The NLC survey revealed that women put more faith in local government than men, and voters with the most trust in local government and the least in the federal government are men and women between the ages of 35 and 49. Perhaps this is because people in this age group are more likely to be parents of small children and are understandably focused on education and public safety — the things local governments consistently deliver. In contrast, these people may not feel as good about the job the federal government is doing on the economic front.

A League survey about state and city leaders produced somewhat similar results in 2011. In response to a question about their favorable or unfavorable opinions of elected leaders, Californians responded as shown in the table, below.

California Voters’ Opinions Of Electeds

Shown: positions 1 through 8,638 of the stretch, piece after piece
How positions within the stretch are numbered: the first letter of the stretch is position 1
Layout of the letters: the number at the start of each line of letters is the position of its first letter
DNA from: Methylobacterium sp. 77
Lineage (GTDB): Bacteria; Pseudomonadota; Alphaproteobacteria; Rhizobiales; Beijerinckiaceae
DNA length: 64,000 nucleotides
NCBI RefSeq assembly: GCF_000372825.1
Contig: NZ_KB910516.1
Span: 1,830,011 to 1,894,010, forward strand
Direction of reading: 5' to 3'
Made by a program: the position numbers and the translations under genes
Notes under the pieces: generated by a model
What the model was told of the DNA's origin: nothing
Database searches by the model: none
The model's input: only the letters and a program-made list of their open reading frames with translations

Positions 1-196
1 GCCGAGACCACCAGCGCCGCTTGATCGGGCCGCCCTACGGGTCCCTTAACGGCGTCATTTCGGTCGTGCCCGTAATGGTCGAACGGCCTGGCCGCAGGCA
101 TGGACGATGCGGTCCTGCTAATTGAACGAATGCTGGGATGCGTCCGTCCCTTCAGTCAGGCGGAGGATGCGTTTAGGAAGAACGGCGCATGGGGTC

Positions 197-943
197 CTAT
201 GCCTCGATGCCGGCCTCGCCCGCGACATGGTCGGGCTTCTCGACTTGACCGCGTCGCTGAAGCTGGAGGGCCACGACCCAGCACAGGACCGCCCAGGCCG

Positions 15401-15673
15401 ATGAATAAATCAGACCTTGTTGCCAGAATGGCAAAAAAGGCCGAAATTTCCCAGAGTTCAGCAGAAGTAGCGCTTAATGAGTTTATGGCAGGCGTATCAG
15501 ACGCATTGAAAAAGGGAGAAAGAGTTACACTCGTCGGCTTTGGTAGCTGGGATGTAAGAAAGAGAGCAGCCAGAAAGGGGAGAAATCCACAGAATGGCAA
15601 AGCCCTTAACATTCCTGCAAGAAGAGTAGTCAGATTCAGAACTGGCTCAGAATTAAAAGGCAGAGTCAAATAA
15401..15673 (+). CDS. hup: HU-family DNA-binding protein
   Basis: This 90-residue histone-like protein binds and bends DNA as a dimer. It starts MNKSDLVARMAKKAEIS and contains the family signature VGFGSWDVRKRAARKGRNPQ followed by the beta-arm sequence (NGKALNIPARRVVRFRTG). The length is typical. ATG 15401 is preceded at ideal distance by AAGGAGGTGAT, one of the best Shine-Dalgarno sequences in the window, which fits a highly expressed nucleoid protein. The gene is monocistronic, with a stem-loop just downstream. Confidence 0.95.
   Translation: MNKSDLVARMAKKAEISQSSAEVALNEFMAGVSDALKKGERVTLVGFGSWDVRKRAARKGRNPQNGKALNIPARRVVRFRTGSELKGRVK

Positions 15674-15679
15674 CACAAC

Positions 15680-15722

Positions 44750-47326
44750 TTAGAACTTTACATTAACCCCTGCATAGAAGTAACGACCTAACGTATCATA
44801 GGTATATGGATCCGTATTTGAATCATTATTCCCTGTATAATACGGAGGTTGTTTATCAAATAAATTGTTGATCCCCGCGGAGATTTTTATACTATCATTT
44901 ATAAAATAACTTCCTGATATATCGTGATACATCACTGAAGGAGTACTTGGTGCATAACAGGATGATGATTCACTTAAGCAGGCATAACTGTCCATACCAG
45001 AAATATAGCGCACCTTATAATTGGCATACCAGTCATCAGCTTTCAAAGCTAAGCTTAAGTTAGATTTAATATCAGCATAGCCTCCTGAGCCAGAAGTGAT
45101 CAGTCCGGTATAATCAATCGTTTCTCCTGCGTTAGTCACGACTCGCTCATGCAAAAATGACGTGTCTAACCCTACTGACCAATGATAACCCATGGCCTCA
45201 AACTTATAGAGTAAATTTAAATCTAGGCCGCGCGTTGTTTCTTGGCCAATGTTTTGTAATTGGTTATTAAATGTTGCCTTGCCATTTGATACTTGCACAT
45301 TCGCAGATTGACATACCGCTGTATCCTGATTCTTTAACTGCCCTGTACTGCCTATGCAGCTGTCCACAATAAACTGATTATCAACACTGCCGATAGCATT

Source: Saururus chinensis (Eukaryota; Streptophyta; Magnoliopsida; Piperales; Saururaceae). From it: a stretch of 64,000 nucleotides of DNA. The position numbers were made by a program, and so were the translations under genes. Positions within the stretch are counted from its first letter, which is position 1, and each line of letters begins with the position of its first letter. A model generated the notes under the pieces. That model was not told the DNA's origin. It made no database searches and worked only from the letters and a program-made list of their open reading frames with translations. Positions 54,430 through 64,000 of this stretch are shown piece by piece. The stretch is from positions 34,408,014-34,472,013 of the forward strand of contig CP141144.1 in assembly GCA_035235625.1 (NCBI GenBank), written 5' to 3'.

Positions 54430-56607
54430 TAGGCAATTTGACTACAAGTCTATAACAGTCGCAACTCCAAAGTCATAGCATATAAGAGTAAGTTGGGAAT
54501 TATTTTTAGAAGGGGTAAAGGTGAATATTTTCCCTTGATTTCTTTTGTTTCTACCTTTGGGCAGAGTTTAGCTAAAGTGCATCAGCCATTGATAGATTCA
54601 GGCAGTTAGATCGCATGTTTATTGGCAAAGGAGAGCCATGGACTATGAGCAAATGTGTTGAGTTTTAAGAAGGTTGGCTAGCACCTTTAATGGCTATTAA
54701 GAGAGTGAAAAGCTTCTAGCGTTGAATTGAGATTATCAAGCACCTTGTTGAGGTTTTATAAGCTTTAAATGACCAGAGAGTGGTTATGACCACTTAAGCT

Unknown/Can’t Rate

Your city council/mayor




Governor Jerry Brown




The California Legislature




Our Job Is to Remind State Officials

Many years ago one of my mentors at another municipal league told me that he thought one of the great blessings of our work is that we get to participate in the ongoing debate about what the various levels of government are best suited to do. That important debate is clearly not going to end anytime soon, but it may be wise in the future for us to talk more about “local diversity” and less about “local control” or “home rule.” Having diverse cities is clearly an asset that California state officials do not want to undermine, and it is our collective job to remind them of that fact every time they forget.

This article appears in the July 2013 issue of Western City